Thanks to Jess Fortunato, I came across this wonderful piece of Mexican mythology. Let me introduce, Santa Muerte.
|Santa Muerta. Picture by Yo.|
Originally, she was Mictecacihuatl, the Lady of the land of the dead, wife of Mictlantecahtli, Lord of Mictlan, land of the dead, and Lord of Darkness. Both were pre-Hispanic deities. She was believed to be the protector of souls that resided in the underworld. Mictecacihuatl was depicted as a woman dressed in traditional garb and adorned with flags that were put on corpses prepared for cremation. She wore a mask of a skull with a beak or blade protruding where the nose cavity was. Both the lord and the lady were given blood offerings in exchange for a favorable death. Because of this the color red is connected to Mictecacihuatl and Mictlantecahtli. The Lady of the Land of the Dead was connected to the Dia de los Muertos, or the Mexican Day of the Dead, which originally fell at the end of July and beginning of August.
Spanish priests moved the holiday to coincide with All Hallows Eve after the conquest of Mexico. This was an old trick that Catholics had in order to convert more to Christianity. They also changed Mictecacihuatl to Santa Muerte. Whatever the name, she has not faded into obscurity. In fact, she is becoming even more popular in the United States.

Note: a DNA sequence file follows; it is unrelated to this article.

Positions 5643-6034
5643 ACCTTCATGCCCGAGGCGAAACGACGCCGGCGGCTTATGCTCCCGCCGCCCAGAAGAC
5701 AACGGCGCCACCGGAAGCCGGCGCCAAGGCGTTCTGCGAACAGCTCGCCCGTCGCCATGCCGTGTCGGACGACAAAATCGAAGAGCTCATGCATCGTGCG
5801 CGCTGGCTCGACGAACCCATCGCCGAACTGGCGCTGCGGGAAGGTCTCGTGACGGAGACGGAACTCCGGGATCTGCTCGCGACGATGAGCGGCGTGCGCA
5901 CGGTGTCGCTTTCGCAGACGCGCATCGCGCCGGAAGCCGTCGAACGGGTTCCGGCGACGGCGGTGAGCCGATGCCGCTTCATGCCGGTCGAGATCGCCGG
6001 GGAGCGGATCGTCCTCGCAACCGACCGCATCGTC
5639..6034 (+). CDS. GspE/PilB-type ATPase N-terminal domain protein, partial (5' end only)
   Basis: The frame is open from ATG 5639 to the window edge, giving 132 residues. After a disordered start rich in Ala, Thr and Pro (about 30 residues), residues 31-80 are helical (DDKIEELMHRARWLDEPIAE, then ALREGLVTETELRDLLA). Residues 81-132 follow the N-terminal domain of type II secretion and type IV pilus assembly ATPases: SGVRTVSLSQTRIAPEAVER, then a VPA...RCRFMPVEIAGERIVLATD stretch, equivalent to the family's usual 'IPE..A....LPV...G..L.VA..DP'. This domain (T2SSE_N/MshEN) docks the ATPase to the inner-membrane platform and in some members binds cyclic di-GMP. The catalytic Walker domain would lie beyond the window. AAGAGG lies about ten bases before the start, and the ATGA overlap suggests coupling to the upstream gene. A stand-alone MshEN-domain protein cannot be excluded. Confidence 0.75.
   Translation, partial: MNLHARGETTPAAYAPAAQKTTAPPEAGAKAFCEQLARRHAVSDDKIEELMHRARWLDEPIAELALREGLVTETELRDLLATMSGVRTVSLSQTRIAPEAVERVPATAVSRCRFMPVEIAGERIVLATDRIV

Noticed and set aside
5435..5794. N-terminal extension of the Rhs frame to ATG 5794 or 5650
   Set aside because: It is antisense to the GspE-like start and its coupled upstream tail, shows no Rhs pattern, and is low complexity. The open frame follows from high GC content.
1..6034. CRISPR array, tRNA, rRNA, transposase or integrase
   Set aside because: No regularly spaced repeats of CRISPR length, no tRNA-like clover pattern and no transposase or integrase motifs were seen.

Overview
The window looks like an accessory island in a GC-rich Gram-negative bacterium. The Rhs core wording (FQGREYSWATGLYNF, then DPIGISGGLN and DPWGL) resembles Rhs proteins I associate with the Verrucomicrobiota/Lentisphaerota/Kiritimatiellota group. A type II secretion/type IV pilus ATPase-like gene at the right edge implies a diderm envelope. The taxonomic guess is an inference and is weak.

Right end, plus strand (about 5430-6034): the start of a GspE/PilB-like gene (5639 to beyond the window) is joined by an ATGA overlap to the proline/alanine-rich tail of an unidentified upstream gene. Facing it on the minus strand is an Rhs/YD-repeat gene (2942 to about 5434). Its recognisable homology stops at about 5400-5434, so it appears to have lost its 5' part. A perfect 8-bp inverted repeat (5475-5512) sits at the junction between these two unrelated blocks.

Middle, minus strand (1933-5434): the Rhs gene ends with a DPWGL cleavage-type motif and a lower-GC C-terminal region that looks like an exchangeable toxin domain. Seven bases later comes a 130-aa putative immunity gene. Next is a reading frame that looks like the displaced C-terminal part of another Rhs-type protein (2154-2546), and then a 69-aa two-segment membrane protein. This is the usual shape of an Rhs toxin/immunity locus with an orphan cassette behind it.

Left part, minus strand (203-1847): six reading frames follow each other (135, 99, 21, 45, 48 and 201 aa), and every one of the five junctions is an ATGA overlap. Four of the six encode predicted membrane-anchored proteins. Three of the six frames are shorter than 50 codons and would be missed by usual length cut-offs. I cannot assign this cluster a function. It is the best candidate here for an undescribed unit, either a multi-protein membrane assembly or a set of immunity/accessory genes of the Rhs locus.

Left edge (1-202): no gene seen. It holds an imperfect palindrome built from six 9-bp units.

This article talks of how her following is spreading, especially among Mexican-American Catholics. She is even starting to rival St. Jude and La Virgen de Guadalupe. Santa Muerte is depicted more like the Reaper, with a robe and a skeletal body. She is said to carry a scythe or a crystal ball, sometimes both. She appeals to those seeking all kinds of otherworldly help, not just protection and vengeance, but help with getting a job you want.
|Stautes of Santa Muerte. Picture by Maurice Marcellin|
I really find Mictecacihuatl interesting and like Persephone once she became queen of the Greek Underworld. I love how I can find a similar religion across the world from each other. There are several is religions that exist today. Sometimes I wish other could see it and stop using their beliefs as a reason to fight.
So, do you have an interesting Saint of religious figure? I’d love to hear your thoughts.If you’re interested in the occult and mythology, be sure to check out "A Prescription for Delirium" available NOW on Amazon, Barnes & Noble, and Smashwords.